Athletic Noise

If you’re a betting man, someone who likes to play the odds, chances are you would wager against the proposition that a professional athlete will say something insightful, useful, enlightening, touching, or even partially intelligent in a post-game interview. Sure, million-to-one longshots occasionally pull through, but is it really worth spending a lifetime of ESPN viewing to glean a few seconds of pleasure amid interminable hours of oratory pain?

The staples of post-game interviews are cliches (“We just had to stick to our game plan and stay focused,”), neologisms (“I gave a hundred-and-ten per cent out there today”), and mixed metaphors (“When everyone on the team is on the same page we don’t have to dig ourselves out of a hole.”) Frequent interrogatories help pad the athlete’s monologue: “You know?” “Know what I’m sayin’?,” “All right?” And so do familiar-sounding nicknames, references to oneself in the third-person, and pledges of appreciation to Jesus, the Lord Almighty, and God, all or some of whom, the athlete hastens to note, made his performance/victory/endorsement deal possible. (No reporter has yet had the temerity to ask the losers if they feel God was responsible for their defeat, perhaps as punishment for some heretofore hidden transgression.) The gurgling proceeds according to script for 15-20 seconds, and then it’s off to the highlight package.

Most professional athletes — and their amateur brethren — ought to be treated like small children: seen but not heard. The problem is most of our media outlets consider it a major “get” to capture the inane ramblings of a semi-literate pituitary case on tape. It’s a perverse charade that embarrasses and debases all involved: You let us watch you perform feats of extraordinary physical beauty and we let you talk into a microphone as though you have something remotely interesting to say.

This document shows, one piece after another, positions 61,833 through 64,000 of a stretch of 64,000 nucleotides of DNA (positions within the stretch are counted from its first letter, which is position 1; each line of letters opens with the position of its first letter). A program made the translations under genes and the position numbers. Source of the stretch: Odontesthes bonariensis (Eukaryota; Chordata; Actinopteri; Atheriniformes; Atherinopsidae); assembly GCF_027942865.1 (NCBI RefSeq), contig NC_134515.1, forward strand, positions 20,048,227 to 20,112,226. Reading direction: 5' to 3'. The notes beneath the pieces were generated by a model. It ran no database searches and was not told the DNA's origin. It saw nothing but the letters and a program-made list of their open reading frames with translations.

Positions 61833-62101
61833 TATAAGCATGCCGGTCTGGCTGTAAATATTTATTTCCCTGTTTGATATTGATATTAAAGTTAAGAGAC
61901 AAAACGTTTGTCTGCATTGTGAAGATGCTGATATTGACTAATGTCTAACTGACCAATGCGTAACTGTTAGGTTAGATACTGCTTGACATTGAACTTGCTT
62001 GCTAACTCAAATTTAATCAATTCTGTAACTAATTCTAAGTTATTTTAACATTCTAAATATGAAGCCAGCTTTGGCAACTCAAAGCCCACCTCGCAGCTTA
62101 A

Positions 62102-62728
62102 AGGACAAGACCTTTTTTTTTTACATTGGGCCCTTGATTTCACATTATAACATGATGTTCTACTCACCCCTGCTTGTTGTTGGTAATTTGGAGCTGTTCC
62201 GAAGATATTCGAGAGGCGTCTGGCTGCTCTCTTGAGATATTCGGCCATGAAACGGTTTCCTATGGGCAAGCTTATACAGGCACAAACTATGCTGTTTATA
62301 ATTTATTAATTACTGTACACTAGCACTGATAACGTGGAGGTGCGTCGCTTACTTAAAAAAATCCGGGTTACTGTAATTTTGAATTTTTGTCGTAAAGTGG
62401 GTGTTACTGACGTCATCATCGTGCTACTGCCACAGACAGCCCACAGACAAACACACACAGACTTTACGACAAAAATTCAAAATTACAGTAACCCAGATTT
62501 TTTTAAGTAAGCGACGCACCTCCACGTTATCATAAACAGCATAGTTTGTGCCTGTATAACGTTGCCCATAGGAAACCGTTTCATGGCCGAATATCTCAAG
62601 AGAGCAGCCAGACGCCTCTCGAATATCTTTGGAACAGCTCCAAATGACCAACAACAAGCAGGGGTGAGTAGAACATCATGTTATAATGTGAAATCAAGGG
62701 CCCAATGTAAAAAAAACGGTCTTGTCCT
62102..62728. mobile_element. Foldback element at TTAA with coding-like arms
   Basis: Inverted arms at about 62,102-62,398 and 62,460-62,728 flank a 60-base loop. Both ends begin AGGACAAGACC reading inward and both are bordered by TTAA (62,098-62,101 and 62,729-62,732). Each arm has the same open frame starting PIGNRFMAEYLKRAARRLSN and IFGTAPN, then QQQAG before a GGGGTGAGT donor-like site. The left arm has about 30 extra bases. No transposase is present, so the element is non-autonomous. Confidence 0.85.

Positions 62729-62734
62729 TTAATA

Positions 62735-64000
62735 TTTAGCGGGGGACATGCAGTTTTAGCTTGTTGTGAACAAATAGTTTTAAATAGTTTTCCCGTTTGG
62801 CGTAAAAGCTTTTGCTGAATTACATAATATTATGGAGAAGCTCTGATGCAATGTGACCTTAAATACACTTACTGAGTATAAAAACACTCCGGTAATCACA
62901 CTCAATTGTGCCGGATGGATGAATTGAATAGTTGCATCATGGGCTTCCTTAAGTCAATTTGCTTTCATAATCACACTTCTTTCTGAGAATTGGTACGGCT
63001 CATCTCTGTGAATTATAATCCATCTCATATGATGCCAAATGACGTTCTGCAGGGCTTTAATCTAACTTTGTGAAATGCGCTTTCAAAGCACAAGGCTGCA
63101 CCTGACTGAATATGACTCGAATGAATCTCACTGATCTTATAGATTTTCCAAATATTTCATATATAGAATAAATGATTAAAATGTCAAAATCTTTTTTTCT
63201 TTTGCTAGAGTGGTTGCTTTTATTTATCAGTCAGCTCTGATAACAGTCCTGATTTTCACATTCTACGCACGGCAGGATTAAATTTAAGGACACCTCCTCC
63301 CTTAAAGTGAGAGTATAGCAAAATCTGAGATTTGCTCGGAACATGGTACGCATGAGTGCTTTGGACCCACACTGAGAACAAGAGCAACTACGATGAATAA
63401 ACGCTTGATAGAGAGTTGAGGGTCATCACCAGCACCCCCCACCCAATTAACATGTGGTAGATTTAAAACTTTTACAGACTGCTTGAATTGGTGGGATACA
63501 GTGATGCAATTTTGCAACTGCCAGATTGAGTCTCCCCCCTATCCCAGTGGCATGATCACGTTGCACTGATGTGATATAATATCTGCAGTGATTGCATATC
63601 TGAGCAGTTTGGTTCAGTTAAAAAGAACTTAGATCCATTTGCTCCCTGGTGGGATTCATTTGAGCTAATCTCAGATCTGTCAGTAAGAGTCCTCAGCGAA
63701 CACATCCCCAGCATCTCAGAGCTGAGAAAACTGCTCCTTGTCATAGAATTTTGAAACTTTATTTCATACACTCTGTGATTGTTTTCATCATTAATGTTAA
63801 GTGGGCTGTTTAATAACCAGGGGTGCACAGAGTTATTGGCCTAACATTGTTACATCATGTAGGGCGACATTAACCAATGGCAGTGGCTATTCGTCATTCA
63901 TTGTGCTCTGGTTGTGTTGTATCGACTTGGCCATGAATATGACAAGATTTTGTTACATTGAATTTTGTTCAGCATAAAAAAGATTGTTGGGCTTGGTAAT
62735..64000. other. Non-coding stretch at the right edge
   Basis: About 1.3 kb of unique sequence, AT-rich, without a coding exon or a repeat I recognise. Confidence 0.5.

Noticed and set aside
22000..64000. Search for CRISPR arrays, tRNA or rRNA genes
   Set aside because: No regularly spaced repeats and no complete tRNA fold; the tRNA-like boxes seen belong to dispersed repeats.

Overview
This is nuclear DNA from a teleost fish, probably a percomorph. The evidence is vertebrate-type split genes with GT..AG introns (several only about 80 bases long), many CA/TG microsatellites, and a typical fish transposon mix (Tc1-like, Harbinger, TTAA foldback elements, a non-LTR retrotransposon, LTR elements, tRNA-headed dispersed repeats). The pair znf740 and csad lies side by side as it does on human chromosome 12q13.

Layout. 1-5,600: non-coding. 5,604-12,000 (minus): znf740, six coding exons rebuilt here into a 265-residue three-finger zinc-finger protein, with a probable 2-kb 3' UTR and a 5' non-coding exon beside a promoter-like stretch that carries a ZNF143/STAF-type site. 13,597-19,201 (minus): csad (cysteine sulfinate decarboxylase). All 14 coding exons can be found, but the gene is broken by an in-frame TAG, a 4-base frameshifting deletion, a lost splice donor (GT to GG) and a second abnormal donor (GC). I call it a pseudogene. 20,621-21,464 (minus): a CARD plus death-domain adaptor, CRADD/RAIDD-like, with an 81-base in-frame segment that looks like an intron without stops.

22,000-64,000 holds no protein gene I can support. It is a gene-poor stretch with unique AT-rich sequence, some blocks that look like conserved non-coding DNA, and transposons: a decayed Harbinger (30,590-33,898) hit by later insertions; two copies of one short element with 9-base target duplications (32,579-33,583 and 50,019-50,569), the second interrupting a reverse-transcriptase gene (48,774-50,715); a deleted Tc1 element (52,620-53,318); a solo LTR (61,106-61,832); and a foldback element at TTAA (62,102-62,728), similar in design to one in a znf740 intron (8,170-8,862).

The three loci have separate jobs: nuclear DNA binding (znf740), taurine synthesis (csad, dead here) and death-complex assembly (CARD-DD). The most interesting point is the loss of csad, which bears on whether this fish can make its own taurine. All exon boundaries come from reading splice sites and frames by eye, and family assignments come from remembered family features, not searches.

I suppose there’s nothing inherently harmful about letting not very smart people offer their viewpoints and perspectives on television. We allow our politicians to do it all the time.

The danger, though, is that our youngsters, those impressionable ones who are still under the misapprehension that staying in school is the best choice for a guy who can throw a ball better than 99.9% of the rest of us, might get the idea that the way to “handle” the media is how the current crop of super-fit dunderheads does it: cough up the expected pabulum and watch the public consume it as hungrily as a baby bird digests its mother’s vomit.

Just once we’d like to hear a reporter reply to Mr. Athlete’s fulsome stupidity with, “Whatever you said makes no sense. What are you talking about?” Or, better yet, the people who put together our sports programs could make the bold decision to excise all interviews from the broadcast, explaining with poignant honesty that there wasn’t anything worth airing, especially compared to video clips of the action. Auto racers, among other highly sponsored walking billboards, would lose their chance to thank the special corporations that keep their private jet running, but, on the other hand, you wouldn’t wear out the “mute” button as quickly.

Just as we have grown weary of Hollywood movie jesters pontificating before Congress on issues dear to their expressive if ill-informed heart, some day soon, we hope, our national obsession with people who run and jump better than average folk will be justly celebrated for their athletic prowess and justly denied the freedom of speech our constitution formerly guaranteed every citizen. If we never again hear an esteemed member of the NBA say, “I just had to play my game and stay focused,” we’ll be 110% certain that all praise goes to the Lord, without whom the shining moment wouldn’t be possible.

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